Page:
Texas Tech University Health Sciences Center
Medical Students Taking on a Good Cause

Medical Students Taking on a Good Cause

medical-students-taking-on-a-good-cause- image0Lubbock is blessed with financially healthy hospitals.  This is good for Texas Tech Physicians and we enjoy working with the leadership of UMC, Covenant, Grace Hospital and Lubbock Heart Hospital in carrying out our mission. Our community is fortunate in this regard—to have strong hospitals. That is not always the case in other parts of the country.

For example, we have seen hospitals close, usually in big cities, such as DC General (2001), New Orleans's Charity Hospital (2005), and Martin Luther King, Jr. hospital in Los Angeles (2007). It almost happened again recently in Atlanta when Grady Memorial Hospital developed financial trouble. It probably would have happened had it not been for the determination of a group of medical students.  Their story, and what we have seen here in Lubbock from medical students, is the subject of today’s column.

First, the Atlanta situation: One of the organizers of the effort to help Grady was Dr. Kate Neuhausen.  She describes in the June issue of Health Affairs what she and other leaders of a little-known student organization did to engage hundreds of students from around Georgia to help save Grady Memorial Hospital.  It is a facility that serves a disproportionate share of uncompensated care with its 900 inpatient beds, providing such services as specialized trauma, burn and psychiatric care. Neuhausen put together an organization called Health Students Taking Action Together, or HealthSTAT.  In the aforementioned article, she explains what they did. What impresses me about the students helping Grady is their energy and commitment to serving the underserved.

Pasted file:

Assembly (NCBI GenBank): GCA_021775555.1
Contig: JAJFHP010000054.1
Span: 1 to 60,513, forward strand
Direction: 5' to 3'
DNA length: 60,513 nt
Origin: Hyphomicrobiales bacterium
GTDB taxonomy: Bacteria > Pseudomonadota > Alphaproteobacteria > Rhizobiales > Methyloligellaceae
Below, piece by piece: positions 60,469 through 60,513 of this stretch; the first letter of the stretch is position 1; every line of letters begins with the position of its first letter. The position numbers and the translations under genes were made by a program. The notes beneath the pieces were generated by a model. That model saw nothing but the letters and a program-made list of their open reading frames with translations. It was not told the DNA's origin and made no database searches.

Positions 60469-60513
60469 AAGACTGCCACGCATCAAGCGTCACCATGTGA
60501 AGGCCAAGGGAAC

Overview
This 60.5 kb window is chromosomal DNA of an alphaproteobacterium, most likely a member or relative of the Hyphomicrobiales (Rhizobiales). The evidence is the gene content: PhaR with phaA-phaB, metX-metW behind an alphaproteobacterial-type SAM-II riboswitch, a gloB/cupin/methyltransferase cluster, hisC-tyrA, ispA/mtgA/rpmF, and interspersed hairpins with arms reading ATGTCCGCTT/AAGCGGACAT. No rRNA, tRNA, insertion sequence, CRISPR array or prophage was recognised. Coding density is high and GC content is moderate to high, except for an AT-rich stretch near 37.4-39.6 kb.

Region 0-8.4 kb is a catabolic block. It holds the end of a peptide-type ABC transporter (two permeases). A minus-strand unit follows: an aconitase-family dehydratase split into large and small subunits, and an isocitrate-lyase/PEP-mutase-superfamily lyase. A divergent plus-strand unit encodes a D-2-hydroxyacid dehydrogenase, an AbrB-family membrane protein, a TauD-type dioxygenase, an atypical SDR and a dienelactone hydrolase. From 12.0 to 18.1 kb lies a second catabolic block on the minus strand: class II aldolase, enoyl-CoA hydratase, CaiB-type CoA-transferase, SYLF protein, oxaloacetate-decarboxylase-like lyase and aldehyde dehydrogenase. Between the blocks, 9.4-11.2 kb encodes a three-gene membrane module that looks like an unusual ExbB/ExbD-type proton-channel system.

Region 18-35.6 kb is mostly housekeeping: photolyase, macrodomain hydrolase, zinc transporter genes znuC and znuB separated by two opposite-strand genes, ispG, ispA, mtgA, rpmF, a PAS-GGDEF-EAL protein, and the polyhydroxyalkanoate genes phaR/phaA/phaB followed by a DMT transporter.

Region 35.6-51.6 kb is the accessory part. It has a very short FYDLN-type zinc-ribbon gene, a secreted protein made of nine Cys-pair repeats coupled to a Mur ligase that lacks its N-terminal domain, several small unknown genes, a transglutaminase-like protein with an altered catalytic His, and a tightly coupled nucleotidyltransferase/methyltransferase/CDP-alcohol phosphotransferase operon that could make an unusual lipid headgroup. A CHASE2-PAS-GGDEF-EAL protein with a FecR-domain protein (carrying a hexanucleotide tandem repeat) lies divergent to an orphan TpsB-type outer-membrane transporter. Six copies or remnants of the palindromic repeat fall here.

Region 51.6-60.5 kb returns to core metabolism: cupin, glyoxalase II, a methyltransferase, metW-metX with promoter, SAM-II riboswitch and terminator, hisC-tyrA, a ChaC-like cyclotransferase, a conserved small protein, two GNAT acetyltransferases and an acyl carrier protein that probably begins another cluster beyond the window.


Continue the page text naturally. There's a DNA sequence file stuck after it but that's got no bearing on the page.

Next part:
Now, to Lubbock:  We have seen that same spirit of service in our own medical students. The TTUHSC Student-Run Free Clinic is an urgent care clinic that provides free basic health care to the working poor and homeless population of Lubbock. Services are offered at no cost to the patient--our own physicians and medical students run the clinic on Wednesday nights.  We do have a partner, Lubbock Impact, that provides the facility, reception staff, Medicaid counseling, a free meal at 5:30 p.m., pays for the prescriptions we prescribe, and offers a clothes closet. Justin Berk, a medical student, was a key force in getting this clinic organized. Drs. Kelly Bennett and Fiona Prabhu deserve mention—but many of our faculty members have given their time to make this work.

I have been privileged to work with another medical student, Jack Chen, who organized a class for medical students on the business of health care—I have met several of them.  We will offer the class again this fall with Jeremy Landvater, also a medical student, serving as the student leader.

It is a wonderful thing to see the determination, energy and good hearts of our medical students.  If they make up their mind to take on a good cause, I would not try to stop them.